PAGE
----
The onset of COVID-19 has raised concerns that it may compromise women's access to sexual and reproductive health and rights. Although data are still emerging, some reports indicate reduced access to sexual and reproductive health services, largely due to disruptions in the demand and supply of contraceptive commodities, the diversion of staff and resources to other clinical services, and clinic closures. While these concerns have similarly been broached for Nigeria, there has been no systematic documentation of the extent of the disruptions of reproductive health services caused by COVID-19 and its effects on the provision and utilization of related services in the country This study was a cross-sectional facility-based survey conducted in 10 states, 30 Local Government Areas and 302 primary health centres in Nigeria. The objective of the study was to explore through key informant interviews with service providers in the health centres, the effects of the COVID-19 pandemic on demand and supply of sexual and reproductive health services. Field assistants administered a semi-structured interview guide to the heads of the health centres that elicited information on availability and use of the health centres before, during and after the lock-downs associated with the pandemic. The results indicate that a large proportion of the health centres opened for the provision of essential sexual and reproductive health services during the COVID-19 pandemic lockdown. However, fewer clients used the services due to difficulties in travel because of the lockdowns, stock-outs in the health centres, and the fear that they may contract the virus if they leave their houses to the health centres. Although the health centres reported some cases of COVID-19, there was limited provision for personal protective equipment to motivate the health workers to optimize services for clients. From this study, we conclude that efforts should be made to identify innovations for addressing these challenges to enable the continued provision of sexual and reproductive health services by health centres despite the COVID-19 pandemic in Nigeria's health centres.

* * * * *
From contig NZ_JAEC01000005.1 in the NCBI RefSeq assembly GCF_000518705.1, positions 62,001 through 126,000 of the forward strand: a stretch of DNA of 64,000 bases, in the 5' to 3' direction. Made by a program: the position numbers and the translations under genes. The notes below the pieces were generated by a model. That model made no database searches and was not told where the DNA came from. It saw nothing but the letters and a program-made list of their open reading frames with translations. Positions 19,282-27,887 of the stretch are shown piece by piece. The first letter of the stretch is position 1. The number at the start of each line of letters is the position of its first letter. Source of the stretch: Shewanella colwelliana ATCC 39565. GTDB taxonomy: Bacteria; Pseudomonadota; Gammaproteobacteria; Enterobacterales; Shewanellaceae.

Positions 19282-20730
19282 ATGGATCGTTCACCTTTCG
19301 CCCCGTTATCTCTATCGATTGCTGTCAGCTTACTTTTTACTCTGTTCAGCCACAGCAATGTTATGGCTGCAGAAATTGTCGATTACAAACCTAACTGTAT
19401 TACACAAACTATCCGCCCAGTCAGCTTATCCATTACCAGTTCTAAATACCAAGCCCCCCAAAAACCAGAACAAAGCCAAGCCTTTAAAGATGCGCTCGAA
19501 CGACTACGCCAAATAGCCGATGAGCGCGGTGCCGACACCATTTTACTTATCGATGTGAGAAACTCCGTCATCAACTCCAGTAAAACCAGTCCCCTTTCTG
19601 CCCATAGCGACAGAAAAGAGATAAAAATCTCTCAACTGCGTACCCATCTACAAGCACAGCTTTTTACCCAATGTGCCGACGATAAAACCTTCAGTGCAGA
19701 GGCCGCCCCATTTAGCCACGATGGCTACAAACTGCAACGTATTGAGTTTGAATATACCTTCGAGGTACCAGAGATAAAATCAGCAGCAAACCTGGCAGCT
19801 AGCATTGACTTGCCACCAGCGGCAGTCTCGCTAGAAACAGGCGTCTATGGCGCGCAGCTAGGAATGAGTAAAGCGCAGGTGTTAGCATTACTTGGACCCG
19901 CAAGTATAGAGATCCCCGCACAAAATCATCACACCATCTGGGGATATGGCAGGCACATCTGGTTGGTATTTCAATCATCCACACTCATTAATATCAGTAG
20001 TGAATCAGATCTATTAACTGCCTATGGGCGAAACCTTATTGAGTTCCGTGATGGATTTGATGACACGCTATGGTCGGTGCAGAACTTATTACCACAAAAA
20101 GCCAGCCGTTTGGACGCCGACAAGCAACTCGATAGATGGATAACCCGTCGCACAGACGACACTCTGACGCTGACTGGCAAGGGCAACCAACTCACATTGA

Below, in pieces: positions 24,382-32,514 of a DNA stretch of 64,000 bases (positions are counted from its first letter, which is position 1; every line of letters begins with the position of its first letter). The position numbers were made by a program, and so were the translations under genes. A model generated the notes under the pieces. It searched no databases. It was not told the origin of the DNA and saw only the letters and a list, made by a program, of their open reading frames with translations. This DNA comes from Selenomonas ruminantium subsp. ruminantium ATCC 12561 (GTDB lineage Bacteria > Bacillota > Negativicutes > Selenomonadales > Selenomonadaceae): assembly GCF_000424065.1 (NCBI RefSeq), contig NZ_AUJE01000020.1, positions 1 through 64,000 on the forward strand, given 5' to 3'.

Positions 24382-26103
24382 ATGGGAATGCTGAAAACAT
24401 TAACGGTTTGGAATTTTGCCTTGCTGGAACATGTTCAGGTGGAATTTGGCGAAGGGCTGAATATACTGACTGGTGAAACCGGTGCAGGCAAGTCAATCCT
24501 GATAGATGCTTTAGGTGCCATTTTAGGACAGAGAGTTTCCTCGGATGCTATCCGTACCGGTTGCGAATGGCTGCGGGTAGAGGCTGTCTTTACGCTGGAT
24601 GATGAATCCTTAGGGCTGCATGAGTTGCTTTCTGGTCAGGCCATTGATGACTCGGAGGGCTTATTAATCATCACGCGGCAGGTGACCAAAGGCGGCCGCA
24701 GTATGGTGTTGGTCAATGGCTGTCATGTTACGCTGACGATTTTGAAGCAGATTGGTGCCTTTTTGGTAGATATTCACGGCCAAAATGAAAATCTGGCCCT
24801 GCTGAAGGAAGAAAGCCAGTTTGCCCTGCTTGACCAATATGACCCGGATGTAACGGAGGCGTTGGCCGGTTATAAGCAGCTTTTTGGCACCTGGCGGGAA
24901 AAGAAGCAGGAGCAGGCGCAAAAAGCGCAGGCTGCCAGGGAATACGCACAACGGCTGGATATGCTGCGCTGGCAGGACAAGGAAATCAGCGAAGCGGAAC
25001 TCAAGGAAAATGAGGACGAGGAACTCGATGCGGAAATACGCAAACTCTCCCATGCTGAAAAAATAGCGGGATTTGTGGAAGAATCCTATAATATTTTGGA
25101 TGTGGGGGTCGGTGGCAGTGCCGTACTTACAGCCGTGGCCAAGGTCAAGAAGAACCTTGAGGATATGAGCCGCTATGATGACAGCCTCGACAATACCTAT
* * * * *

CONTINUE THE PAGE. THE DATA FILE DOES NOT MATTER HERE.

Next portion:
Subject(s)